Some time ago across the indifferent centuries someone became convinced that in order for us to rely on what knowledge we have, we must identify the foundation for that knowledge. Whoever it was who did so also came to the conclusion (how, one wonders?) that in order for that foundation to be secure, to itself be reliable, that foundation had to be basic, simple, derived from nothing else. If it was derivative in some sense this would have to be due to the fact that it resulted from some form of interpretation on our part, and how could we rely on that? Our interpretation would necessarily be of something. What reason do we have to believe that something is true or real or certain?
Because it was assumed that we can only rely on something singular, or stand-alone, and somewhat grudgingly believed that we can only know things through experience, effort was made to identify just what it is that we really and directly and essentially experience. Some said sense-data, some said only an idea of sense data. Some said other things.
That someone started something, obviously, and we have been in some senses paying for it ever since. We have been busy manufacturing that essential thing that is the foundation for our knowledge. The effort to determine that foundation is, one would think, impossible; once one begins to think in this fashion (if one has that misfortune), one is seemingly bound to maintain that our analysis of the issue is itself "tainted" at the outset. That's because our thought is already based on what we think we know and can rely on, and we can't know or rely on anything without establishing that the foundation for what we know is secure.
Perhaps this is what brought Kant and others to conclude that there's something a priori in our minds or elsewhere, and resulted in the view that we can never really know the "external world" which I remarked on in the prior post or that we "shape" that annoying and persistent world we are fated to encounter in one way or another.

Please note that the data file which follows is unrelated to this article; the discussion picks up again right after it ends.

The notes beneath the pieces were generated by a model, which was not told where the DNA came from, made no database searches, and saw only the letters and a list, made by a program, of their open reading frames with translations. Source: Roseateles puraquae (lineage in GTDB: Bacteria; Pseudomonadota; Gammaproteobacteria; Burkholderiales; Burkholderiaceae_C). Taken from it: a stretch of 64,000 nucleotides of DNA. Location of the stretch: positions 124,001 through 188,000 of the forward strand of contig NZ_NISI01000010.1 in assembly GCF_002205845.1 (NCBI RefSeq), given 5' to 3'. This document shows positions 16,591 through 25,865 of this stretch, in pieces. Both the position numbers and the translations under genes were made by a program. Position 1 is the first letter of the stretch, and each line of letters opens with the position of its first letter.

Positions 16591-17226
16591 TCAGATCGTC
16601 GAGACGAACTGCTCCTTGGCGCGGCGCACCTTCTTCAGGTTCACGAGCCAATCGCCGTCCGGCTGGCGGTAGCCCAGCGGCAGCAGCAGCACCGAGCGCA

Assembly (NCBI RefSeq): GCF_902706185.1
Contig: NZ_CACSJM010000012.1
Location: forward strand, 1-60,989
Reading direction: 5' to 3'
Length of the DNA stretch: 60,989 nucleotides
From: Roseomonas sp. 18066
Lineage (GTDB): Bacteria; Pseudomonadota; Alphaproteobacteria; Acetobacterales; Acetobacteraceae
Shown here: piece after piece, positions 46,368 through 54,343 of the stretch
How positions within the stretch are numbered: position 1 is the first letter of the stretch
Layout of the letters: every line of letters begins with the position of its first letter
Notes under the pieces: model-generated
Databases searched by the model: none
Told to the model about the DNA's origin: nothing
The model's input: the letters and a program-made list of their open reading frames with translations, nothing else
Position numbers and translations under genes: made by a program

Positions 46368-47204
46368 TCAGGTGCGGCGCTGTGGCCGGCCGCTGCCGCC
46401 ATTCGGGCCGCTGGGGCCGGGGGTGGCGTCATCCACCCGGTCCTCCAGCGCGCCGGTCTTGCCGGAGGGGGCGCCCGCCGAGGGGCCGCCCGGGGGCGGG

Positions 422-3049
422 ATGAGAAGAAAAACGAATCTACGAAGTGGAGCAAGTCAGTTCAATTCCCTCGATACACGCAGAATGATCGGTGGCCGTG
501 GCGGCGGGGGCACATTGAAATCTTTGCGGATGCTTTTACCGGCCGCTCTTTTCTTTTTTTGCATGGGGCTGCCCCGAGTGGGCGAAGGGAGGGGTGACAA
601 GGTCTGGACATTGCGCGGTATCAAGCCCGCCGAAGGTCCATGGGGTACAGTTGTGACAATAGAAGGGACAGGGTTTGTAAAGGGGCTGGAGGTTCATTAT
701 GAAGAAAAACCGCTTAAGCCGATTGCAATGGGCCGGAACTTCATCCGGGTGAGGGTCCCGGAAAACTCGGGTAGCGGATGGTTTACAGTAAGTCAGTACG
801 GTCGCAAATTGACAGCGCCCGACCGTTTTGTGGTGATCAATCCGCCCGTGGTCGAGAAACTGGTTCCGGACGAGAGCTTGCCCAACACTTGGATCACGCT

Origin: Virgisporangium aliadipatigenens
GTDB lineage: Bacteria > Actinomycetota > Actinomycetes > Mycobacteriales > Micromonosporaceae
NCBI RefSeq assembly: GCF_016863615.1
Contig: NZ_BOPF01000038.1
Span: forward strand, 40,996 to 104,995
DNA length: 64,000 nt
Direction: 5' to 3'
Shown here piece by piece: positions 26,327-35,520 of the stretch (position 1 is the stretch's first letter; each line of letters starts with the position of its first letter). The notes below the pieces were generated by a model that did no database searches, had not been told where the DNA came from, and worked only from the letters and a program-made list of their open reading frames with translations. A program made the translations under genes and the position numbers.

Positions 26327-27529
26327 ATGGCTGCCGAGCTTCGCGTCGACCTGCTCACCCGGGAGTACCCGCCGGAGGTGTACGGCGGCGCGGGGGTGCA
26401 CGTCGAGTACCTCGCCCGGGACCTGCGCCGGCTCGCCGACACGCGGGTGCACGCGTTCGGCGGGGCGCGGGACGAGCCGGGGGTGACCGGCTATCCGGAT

Regardless, if we are fated not to know what the "external world" really is, then we are so fated, whether we like it or not. If we are not so fated, then we are not so fated, whether we like it or not.
I myself am reasonably convinced that the "external world" is pretty much as we think it is, i.e. as our minds, senses, experience and devices indicate. That we have much more to learn about I take as a given, but that doesn't mean we can't rely on what we have learned. When thinking of knowledge, I think of it not in abstract, not as in the nature of a thing, but a process employed by us in our daily lives. I tend to think most of us think this way, in the rare instances when we think of knowledge instead of using our knowledge in some manner.
As is no doubt apparent to those who have taken the time to read this blog, I'm confounded by philosophy's concern with matters which seem to make no difference, and especially with matters that cannot make any difference, to how we live. It would seem to me to be a worthy subject for investigation, but I'm unaware of any. If any of those who do me the honor of reading these musings know of any, I'd appreciate a reference. I'm increasingly convinced this concern--fascination may be a more appropriate word--has a psychological basis.
It is unfortunate, but I think this concern has played its part in convincing many that philosophy is irrelevant, or an idle pastime, or dead. That is tragic. But philosophy doesn't have to be any of those things, and there are philosophers who have and are interested in making a difference in how we live. Most of them lived in ancient times, when philosophy was considered vital even by the powerful. Somewhere along the way, philosophy became distracted, to our detriment.